This Drinking Fountain was formerly sited to the west of Pier Road close to what is now Long Curtain Road. In a contemporary report it's location was described as being "at the foot of the glacis and close to Hollingsworth's Bathing Rooms". Its position is shown on the 6in. OS Map of Southsea revised in 1873-4.
An ornate drinking fountain.

The drinking fountain presented by Major General Sir James Yorke Scarlett in 1861
The Fountain In Situ
The Scarlett Fountain
Further Information

The fountain was a farewell gift to Portsmouth by General Sir James Yorke Scarlett following his tenure as Governor of Portsmouth from 1857-1860. It was built of portland stone and stood 20 feet high and was surmounted by an illuminated glass globe. Bronzed iron dolphins, vases and shells spouted at the corners and set in four panels were the arms of the Borough of Portsmouth and General Scarlett. It stood opposite Clarence Pier north of the statue of Wellington. It was constructed by Mr Baker of Marmion Road.
Despite extensive research, we have been unable to determine the fate of the Drinking Fountain. We have however established that it was still in existence as late as about 1910 as several photographs from that era show it. The photograph on the left shows the fountain behind the tram. As the land on which the fountain stood was later handed over to the MoD it is possible it was demolished during one of the World Wars on the grounds that it may have impeded troop or vehicle movement. We are fairly confident that we have located a single remaining stone from the base of the fountain almost buried in the earth adjacent to the junction of Pier Road and Long Curtain Road.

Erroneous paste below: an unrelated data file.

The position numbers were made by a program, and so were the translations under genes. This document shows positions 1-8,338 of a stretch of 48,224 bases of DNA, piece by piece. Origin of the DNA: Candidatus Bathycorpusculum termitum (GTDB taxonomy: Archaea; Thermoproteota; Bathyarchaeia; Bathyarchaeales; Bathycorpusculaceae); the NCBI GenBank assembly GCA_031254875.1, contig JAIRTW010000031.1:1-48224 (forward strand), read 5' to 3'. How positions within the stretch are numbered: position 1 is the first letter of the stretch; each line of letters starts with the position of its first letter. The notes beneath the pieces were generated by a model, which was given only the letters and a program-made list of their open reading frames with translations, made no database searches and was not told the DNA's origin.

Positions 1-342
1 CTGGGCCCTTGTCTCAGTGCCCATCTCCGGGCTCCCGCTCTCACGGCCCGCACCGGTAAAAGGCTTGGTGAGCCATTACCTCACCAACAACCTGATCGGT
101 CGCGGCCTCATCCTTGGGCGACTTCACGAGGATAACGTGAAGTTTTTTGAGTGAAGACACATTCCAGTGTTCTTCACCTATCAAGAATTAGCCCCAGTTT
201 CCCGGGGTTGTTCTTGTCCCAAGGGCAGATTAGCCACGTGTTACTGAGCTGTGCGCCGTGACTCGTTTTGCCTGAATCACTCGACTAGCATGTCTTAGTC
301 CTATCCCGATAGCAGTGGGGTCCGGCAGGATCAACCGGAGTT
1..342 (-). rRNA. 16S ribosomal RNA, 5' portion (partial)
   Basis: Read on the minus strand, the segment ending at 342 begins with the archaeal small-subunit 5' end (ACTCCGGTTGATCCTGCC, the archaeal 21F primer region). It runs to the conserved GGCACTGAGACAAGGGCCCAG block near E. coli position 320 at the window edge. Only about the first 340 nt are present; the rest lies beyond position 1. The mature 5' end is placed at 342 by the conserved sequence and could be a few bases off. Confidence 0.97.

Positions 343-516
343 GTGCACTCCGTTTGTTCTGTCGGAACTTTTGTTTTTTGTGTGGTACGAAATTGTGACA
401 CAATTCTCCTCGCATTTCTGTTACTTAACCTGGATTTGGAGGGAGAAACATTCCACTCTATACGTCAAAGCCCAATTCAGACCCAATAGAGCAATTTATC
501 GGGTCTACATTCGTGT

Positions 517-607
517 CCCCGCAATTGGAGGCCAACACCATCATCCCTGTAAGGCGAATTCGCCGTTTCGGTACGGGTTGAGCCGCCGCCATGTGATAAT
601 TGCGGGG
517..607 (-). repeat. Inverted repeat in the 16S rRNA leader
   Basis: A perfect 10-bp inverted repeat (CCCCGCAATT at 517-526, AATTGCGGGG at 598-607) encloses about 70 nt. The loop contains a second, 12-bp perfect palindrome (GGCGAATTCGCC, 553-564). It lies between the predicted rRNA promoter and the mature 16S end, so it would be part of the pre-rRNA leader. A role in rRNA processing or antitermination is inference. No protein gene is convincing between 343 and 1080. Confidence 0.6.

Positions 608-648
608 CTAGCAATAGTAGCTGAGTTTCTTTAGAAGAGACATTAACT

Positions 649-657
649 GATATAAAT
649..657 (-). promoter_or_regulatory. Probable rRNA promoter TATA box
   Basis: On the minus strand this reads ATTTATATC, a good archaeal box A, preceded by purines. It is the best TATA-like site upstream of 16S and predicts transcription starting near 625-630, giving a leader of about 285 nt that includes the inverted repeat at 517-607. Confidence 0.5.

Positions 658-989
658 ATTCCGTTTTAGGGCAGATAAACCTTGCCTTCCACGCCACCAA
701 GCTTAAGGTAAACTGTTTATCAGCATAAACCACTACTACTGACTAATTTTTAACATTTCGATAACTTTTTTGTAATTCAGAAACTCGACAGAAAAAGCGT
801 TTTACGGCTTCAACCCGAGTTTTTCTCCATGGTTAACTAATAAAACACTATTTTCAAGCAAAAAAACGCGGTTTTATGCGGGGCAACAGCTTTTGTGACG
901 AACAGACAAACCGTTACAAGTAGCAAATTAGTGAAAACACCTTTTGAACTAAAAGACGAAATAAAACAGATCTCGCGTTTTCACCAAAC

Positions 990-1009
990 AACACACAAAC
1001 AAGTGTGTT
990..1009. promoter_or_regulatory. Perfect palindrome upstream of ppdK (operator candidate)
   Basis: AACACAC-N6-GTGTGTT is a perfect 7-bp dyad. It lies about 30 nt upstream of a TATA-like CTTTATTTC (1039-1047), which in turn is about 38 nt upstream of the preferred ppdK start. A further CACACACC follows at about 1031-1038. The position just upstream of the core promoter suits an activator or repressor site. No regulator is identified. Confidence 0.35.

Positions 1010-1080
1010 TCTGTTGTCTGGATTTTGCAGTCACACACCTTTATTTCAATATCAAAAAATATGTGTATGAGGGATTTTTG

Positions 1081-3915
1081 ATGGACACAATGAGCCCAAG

General Scarlett is perhaps best known for leading the charge of the Heavy Brigade during the battle of Balaclava. At the age of 55 he was seen to lead his heavily outnumbered horsemen into the middle of a 5000 strong Russian army and came away from the engagement with no more than a dent in his helmet. Had it not been for the disastrous Charge of the Light Brigade later that same day his contribution may have been better recognised.
[Thanks to Peter Parker for the illustration - which comes from "The Illustrated London News" 15th June 1861.]
See also:
The pew plaque to General Scarlett in the Royal Garrison Church.
The entry in Wikipedia for General Sir James Yorke Scarlett